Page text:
Margot Wallstrom, the Swedish foreign minister, ignited a diplomatic war when she publicly criticized the Saudi Arabian regime. Wallstrom, a left-wing politician who had campaigned on the promise of implementing a feminist foreign policy on behalf of Sweden, recently expressed her outrage at the Saudi subjugation of women, as well as at the regime’s punishment of blogger Raif Badawi, sentenced to ten years in prison and 1,000 lashes. According to Wallstrom, the punishment amounted to “medieval methods” and a “cruel attempt to silence modern forms of expression.”
From a human rights stand point, Wallstrom is certainly correct. Saudi Arabia ranks poorly in terms of its human rights record, and even more poorly in terms of its respect for women’s rights. The Saudi regime often imprisons, harasses and convicts peaceful political protesters and dissidents, and detainees, including children, routinely face violations of due process rights, including arbitrary arrest and torture and ill-treatment in detention. The Saudi system treats women distinctly as well: it forbids women from obtaining a passport, marrying, traveling, or accessing higher education without the approval of a male guardian. Women are also not allowed to drive, cannot unilaterally ask for a divorce and are often discriminated against in child custody proceedings. Such governmental practices amount to violations of multiple human rights treaties, including the International Covenant on Civil and Political Rights, the Convention Against Torture, the Convention on the Elimination of All Forms of Discrimination Against Women, and the Convention on the Right of the Child. Wallstrom did not state anything that most human rights attorneys and activists did not know already. Moreover, Wallstrom’s comments fit neatly into her feminist foreign policy agenda and should not have been unexpected from a politician of her profile and conviction.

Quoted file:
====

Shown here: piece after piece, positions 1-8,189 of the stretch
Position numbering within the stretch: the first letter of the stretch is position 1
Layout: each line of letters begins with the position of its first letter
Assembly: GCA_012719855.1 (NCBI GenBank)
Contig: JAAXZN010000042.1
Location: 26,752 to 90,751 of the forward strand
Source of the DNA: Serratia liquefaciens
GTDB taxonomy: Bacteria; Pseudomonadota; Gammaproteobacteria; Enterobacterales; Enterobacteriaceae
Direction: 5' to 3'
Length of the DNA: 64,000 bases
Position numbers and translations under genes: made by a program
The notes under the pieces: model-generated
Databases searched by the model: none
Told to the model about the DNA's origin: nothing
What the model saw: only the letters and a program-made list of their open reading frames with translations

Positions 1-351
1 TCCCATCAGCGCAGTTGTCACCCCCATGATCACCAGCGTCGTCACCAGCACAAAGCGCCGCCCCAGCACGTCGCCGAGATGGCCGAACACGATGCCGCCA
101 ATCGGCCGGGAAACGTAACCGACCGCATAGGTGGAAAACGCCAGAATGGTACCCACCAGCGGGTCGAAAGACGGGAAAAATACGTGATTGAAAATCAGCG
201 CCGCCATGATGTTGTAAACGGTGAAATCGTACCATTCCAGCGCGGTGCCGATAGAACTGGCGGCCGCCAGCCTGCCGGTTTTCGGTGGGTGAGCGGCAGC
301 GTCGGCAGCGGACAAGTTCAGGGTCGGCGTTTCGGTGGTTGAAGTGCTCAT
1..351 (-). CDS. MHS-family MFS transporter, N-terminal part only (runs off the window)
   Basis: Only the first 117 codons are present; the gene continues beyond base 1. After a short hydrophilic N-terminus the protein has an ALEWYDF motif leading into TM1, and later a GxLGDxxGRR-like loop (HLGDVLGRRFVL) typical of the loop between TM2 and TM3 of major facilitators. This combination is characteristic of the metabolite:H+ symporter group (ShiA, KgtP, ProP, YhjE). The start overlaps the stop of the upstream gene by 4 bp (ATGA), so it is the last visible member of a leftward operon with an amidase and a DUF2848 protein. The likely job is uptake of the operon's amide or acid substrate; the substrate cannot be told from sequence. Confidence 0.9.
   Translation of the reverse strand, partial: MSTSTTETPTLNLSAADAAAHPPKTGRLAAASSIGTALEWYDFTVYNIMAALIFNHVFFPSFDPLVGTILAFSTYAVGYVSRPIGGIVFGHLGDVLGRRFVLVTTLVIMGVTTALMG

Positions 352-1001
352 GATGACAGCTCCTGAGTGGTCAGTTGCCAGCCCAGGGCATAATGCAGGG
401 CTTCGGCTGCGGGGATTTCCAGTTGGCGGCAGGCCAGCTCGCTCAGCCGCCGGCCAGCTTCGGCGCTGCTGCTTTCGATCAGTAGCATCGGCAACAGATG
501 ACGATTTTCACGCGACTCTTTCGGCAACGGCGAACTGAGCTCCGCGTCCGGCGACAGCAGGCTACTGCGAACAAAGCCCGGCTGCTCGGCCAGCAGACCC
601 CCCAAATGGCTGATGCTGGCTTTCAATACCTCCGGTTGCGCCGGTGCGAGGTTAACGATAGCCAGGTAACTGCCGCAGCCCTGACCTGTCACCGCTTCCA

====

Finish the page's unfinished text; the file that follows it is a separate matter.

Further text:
The Wallstrom Affair is amazing, however, for the political backlash that it provoked, and for the lack of serious media attention that it received throughout the world. First, Wallstrom sparked an uproar both in Sweden and in Saudi Arabia and other Arab countries. Wallstrom followed her criticism of the Saudi regime by calling for Sweden to cease its military co-operation with Saudi Arabia. Sweden is the world’s 12th largest arms exporter, and its total exports to Saudi Arabia amounted to $1.3 billion last year. Swedish businessmen, likely fearful of losing the Saudi market, penned a letter arguing that breaking the arms trade agreement with Saudi Arabia would thwart Sweden’s reputation as a trade and strategic partner. Even Swedish King Carl XVI Gustaf stepped in and asked Wallstrom to compromise. Moreover, the Swedish government has been concerned that Wallstrom’s comments may alienate and anger the Swedish Muslim minority population, and it would not be surprising if Wallstrom were asked to back down. Saudi Arabia, on its end, recalled its ambassador to Sweden and stopped issuing business visas to Swedes; the Kingdom also blocked Wallstrom from speaking at an Arab League event. The Saudis framed their disagreement with Wallstrom by accusing her of attacking their sovereignty and Islam. According to Saudi officials, Wallstrom comments represent an attack on the entire concept of sharia law, which forms the basis of the Saudi legal system. Arab League foreign ministers, as well as the Organization of Islamic Cooperation, issued similar statements, criticizing Sweden for passing moral judgments on sharia and defending sharia as a guarantor of human rights. In light of such immense economic and political pressure, it appears that Wallstrom may have to capitulate and retract her criticism of Saudi Arabia.
Second, the Wallstrom Affair, despite the diplomatic war between Sweden and Saudi Arabia that it has provoked, has received scant western media coverage. Most western media outlets outside of Sweden seemed uninterested in covering this conflict, and most western regimes unwilling to defend Margot Wallstrom. Although Wallstrom’s characterization of the Saudi regime is legally correct and should have been embraced enthusiastically by all regimes that pride themselves as human and women’s rights defenders, no “je suis Margot” slogans have appeared anywhere in the western world.
I cannot help but conclude that the backlash against Wallstrom, coupled with the lack of enthusiasm in the west to defend her, signal that, sadly, human, and women’s, rights, almost always lose out to more potent political and business interests.